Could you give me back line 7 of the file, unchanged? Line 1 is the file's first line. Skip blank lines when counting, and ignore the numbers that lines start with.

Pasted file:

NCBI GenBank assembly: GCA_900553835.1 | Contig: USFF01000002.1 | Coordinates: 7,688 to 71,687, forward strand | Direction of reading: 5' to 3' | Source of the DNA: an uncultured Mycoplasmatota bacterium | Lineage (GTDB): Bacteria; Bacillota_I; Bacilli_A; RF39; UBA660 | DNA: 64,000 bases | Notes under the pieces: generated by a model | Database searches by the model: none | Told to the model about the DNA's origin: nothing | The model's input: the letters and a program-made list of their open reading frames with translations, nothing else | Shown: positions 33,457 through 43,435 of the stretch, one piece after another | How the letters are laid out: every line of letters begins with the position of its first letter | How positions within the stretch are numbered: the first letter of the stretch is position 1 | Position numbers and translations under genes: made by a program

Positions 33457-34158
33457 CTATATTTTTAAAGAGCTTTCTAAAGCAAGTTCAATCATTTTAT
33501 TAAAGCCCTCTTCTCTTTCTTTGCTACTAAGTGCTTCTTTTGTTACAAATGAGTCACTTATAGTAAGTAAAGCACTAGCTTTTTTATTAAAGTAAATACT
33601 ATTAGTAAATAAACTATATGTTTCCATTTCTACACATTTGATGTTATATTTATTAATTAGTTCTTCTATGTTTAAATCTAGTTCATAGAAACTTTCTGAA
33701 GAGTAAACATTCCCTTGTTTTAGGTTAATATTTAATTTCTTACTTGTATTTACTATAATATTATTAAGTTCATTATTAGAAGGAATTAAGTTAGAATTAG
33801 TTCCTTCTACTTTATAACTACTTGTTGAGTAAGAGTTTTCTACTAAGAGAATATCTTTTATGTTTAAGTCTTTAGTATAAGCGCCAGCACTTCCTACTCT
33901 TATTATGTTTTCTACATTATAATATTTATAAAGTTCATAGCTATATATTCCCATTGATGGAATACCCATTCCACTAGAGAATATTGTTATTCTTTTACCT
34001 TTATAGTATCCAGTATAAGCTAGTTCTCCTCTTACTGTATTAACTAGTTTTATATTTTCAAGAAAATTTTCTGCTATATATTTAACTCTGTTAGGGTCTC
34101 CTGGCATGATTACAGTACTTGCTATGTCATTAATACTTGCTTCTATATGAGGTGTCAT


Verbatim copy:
33801 TTCCTTCTACTTTATAACTACTTGTTGAGTAAGAGTTTTCTACTAAGAGAATATCTTTTATGTTTAAGTCTTTAGTATAAGCGCCAGCACTTCCTACTCT